End-user Computing

Last week’s VMworld was a showcase for messaging about execution. Bite-sized announcements centered around three key areas – end-user computing, hybrid cloud services and software-defined data centers.  End-user computing is perhaps the most exciting for small and mid-market businesses as it directly feeds into their voracious appetite for mobility.

Techaisle study shows that the worldwide SMB Mobile Workforce will grow to 298 million by 2016 at 6.3 percent CAGR from 2013. Nearly 150 million SMB employees will be telecommuting and 120 million will be traveling on business. We are in a mobility cycle now that is characterized by intense competition for hardware, system software and applications leadership. The wave is young enough to offer margins on hardware, software and services, but as de facto standards become more entrenched this market will consolidate, and reseller focus will move to recurring service revenue as the margins erode in the hardware space.

With rapid increase in number of mobile workers, there are five main concerns that are percolating to the top of SMB's concerns: Cost of solutions that support mobile workers, security from theft and data privacy, mobile data pricing, transaction security and mobile device pricing. Recognizing some of these issues, Sanjay Poonen, VMware EVP & General Manager, End-User Computing said, “Mobility is a management and security problem”.

To cover its bases, VMware is currently betting on its Horizon Suite consisting of three products:

  1. Horizon View: VMware’s Desktop-as-a-Service (DaaS) offering powered by View
  2. Horizon Mirage: VMware’s physical desktop management tool based on its Wanova acquisition
  3. Horizon Workspace: VMware’s mobility management solution enabling mobile users to access corporate data, applications and virtual desktops from different endpoint devices

As Ben Goodman, Lead Evangelist, End-User Computing told Techaisle, “Workspace is a single space for getting your stuff”. It will include MDM (Mobile Device Management), MAM (Mobile Application Management) and plans are afoot to develop MIM (Mobile Information Management) and MCM (Mobile Content Management).


VMware is slightly late into the SMB mobility space as most SMB-focused channel partners are offering Citrix solutions and a plethora of niche MDM solutions for SMBs. But Sanjay Poonen’s aggressiveness was palpable. He plans to invest heavily to drive growth in VDI. VMware is bullish on the potential for its installed base of 500,000 customers, many of them SMBs, to become customers for its mobility solutions. It plans to focus on IT (not just end-users) who are open to centralized policy management and who agree with VMware’s vision that mobility is part of a larger platform. This strategy has its advantages and disadvantages. By VMware’s own admission, Horizon Suite lies in the chasm between Innovators and Early Adopters along the adoption curve. For VMware, Early Majority to Laggards is a big white space. But this highly fragmented, disjoined white space within the SMBs is getting filled with its competitors. To achieve success, VMware must:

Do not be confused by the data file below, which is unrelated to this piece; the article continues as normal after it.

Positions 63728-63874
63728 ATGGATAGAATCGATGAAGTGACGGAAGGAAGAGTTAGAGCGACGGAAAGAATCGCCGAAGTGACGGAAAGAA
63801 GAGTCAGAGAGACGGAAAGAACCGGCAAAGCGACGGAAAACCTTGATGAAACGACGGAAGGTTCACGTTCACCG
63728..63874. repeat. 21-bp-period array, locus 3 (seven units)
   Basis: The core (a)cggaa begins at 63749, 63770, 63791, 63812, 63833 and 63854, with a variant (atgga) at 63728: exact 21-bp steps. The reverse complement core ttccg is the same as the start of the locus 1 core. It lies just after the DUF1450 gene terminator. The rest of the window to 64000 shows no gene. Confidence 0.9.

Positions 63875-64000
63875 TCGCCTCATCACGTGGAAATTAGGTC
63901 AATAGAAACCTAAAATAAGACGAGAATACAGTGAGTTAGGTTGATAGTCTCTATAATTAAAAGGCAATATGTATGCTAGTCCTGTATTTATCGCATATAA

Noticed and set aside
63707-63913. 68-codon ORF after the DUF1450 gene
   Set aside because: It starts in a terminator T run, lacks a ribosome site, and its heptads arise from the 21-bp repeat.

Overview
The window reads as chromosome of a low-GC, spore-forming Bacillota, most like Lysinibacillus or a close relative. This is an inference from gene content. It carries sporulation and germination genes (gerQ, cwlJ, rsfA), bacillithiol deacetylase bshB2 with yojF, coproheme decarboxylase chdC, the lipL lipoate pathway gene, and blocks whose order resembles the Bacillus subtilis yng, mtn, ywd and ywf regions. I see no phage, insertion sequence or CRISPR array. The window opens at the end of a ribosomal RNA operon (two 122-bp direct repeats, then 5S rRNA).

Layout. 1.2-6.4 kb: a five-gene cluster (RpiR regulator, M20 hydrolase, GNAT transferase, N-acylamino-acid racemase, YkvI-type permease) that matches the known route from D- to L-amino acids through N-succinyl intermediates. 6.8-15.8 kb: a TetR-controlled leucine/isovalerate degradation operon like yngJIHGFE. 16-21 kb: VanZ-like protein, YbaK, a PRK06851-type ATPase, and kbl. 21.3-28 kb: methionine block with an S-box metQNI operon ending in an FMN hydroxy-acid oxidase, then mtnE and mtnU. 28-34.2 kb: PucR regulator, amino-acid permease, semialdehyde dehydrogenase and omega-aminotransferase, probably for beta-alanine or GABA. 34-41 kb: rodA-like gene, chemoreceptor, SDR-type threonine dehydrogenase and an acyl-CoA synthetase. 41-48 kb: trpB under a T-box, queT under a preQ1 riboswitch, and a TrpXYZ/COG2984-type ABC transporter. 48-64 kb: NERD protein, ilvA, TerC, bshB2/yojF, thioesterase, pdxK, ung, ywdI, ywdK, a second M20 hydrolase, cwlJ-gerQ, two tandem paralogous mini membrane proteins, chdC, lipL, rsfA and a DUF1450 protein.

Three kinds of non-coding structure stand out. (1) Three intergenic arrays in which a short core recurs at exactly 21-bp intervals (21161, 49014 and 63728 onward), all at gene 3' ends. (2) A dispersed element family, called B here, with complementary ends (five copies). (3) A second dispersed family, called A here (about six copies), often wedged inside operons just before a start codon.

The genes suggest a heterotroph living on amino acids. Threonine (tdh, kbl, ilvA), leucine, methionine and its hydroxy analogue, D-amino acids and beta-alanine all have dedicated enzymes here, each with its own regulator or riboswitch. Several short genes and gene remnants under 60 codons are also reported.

1. Target its customers that have yet to adopt mobility management solutions
  2. Target its customers who are willing to rip and replace
  3. Target SMBs that are still investigating viable mobility management solutions


MDM and MAM are by far the most prominent top-of-mind issues for SMBs across different geographies. Surveys conducted by Techaisle reveal that SMBs worry about these issues a lot, but fail to protect themselves adequately. A Techaisle survey of 9,500 SMBs across different geographies found that accidental loss of device followed by imminent danger of mobile viruses are the top concerns of SMBs while using mobile applications. This clearly demonstrates the need for remote mobile device management, authentication, and remote erasure of data.

For a vendor like VMware, the route to these SMBs is through channel partners, who are themselves increasingly turning towards their vendor suppliers as their trusted advisors. Techaisle’s channel partner study shows that on the technology side of the business, 50 percent of channel partners want training on mobility solutions including VDI, DaaS and BYOD. Partners are also looking for help in marketing: to help position these solutions to customers, 42 percent of channel partners are looking for case studies that are relevant to their own client base. In addition, channels want to acquire capabilities to be able to customize mobility solutions for their SMB client base. Affordable maintenance and support, ease of use and features and functionalities suitable for SMB needs are top sales messaging that are being used by channel partners to sell end-user computing solutions.

Clearly, VMware has to use every trick it has in its arsenal to address these issues if it is to make end-user computing market segment the “next step” in its overall growth strategy.